Thousands of migrants put at risk by Lebanon’s economic crisis and COVID-19
More than half are unemployed and unable to meet basic needs. According to a survey by the International Organisation for Migration, the crisis has exacerbated the “vulnerability” of workers. About 20 per cent suffer from chronic health problems, including mental health issues. Physical, psychological and sexual harassment are up.
Beirut (AsiaNews/Agencies) – Thousands of migrant workers in Lebanon, hit hard by the country's deep economic crisis, are unemployed and unable to support themselves, the International Organisation for Migration (IOM) reported yesterday.
Lebanon’s economic collapse – made worse by the pandemic and the aftermath of the deadly and devastating explosion at Beirut's port in August 2020 – has exacerbated the “vulnerability” of migrant workers in Lebanon, says the IOM in a new report.
Half of those surveyed in by the organisation said they were unemployed, with most losing their job in the last quarter of 2020. As a result, over 50 per cent are unable to meet their food needs.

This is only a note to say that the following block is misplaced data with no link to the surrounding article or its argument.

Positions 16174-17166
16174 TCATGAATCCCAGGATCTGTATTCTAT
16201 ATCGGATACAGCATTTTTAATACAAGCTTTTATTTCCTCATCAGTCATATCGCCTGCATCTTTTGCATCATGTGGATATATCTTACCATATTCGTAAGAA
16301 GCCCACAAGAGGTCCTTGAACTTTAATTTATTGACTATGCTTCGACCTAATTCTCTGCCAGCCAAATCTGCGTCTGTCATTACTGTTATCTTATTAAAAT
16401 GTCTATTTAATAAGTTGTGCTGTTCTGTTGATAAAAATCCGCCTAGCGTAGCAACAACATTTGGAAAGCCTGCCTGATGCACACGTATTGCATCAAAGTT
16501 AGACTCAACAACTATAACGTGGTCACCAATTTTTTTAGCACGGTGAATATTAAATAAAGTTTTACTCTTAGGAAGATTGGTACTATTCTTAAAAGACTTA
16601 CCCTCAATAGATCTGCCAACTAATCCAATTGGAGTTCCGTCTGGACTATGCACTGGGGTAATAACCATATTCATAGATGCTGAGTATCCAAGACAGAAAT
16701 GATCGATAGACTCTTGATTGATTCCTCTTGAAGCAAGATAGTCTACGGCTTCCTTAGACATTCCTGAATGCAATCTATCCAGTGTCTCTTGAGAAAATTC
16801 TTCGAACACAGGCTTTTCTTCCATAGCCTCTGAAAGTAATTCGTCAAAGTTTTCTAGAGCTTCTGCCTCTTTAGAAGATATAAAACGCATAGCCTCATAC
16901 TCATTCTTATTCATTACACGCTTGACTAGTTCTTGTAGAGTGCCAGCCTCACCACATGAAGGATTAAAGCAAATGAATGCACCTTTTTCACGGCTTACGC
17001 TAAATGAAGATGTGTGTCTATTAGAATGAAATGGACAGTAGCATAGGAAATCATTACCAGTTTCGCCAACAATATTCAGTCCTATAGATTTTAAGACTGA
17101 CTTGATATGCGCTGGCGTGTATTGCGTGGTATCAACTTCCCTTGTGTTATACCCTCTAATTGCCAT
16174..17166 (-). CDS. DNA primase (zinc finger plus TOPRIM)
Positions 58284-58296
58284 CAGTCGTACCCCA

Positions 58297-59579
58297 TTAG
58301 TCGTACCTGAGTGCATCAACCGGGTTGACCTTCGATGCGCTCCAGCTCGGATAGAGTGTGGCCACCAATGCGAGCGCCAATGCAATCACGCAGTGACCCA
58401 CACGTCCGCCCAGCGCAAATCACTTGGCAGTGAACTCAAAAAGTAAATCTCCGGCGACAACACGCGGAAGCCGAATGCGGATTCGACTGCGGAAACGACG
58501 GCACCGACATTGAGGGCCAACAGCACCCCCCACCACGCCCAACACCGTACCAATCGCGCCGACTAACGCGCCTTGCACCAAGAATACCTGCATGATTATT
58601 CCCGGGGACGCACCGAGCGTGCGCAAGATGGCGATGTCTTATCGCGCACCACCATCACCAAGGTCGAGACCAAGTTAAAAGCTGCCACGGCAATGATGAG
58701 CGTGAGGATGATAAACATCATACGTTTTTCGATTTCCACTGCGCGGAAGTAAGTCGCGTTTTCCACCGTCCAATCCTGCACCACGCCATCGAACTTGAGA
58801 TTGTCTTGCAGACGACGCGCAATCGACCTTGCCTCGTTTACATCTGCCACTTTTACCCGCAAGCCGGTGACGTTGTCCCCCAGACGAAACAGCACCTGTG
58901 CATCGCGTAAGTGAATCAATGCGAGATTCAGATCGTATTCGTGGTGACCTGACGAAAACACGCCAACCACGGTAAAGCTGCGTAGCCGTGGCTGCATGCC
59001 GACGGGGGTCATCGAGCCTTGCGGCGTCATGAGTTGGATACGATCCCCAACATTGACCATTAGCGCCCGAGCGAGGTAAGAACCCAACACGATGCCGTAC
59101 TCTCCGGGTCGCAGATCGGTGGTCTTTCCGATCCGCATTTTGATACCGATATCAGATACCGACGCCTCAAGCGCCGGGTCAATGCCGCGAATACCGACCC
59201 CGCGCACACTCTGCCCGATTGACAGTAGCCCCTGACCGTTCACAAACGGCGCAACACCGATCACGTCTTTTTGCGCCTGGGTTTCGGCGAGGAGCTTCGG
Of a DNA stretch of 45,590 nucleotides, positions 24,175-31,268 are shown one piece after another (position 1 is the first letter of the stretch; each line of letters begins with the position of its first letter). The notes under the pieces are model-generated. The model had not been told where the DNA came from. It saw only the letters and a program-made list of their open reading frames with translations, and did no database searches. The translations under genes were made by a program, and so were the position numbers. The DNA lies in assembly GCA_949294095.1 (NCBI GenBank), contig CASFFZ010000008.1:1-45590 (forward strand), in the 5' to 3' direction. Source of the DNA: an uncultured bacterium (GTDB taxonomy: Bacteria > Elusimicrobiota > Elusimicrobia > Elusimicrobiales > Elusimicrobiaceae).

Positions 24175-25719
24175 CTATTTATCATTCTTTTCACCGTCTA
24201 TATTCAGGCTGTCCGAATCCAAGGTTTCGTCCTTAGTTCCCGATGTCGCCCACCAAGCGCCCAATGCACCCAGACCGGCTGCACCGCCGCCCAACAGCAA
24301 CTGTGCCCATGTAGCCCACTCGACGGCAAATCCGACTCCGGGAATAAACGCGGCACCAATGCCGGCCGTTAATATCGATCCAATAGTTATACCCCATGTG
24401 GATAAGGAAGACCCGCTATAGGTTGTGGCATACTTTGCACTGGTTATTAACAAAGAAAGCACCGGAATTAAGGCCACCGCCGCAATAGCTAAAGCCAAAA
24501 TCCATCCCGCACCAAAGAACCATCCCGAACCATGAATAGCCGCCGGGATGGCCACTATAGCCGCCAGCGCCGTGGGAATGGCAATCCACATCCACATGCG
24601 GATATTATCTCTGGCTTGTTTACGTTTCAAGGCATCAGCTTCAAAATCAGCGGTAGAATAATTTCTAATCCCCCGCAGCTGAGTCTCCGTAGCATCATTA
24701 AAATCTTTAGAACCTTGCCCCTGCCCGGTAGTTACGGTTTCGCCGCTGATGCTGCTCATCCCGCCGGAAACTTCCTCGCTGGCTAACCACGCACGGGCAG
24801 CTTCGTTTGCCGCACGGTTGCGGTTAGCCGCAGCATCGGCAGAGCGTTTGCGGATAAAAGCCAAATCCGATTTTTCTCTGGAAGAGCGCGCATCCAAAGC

The IOM survey looked at the situation of more than a thousand workers from different countries, including Bangladesh, Ethiopia, Sudan and Sierra Leone.
“As the economic situation continues to deteriorate and employment opportunities remain limited, migrants' vulnerability to exploitation and abuse is likely to increase,” said Mathieu Luciano, head of the IOM Office in Lebanon.
According to the organisation, at least 20 per cent of workers surveyed reported chronic health problems, including mental health issues requiring ongoing treatment. Many also reported being subjected to various forms of physical and psychological violence, like beatings, sexual harassment, and non-payment of wages.
Even before the current crises piled up, several NGOs had complained about working conditions for migrant workers in Lebanon. Yet many managed to send money to their families back home.
This has not been the case since Lebanon’s currency crisis began in the fall of 2019. Some domestic workers are no longer even paid or find themselves in the streets without financial means to go home.
“Clearly, and based on this worrying assessment, there is an urgent need to rapidly scale up voluntary return assistance services in Lebanon,” said Luciano.
The organization called for speeding up the voluntary return of thousands of migrant workers trapped in Lebanon, saying it was seeking additional funding to cover the cost.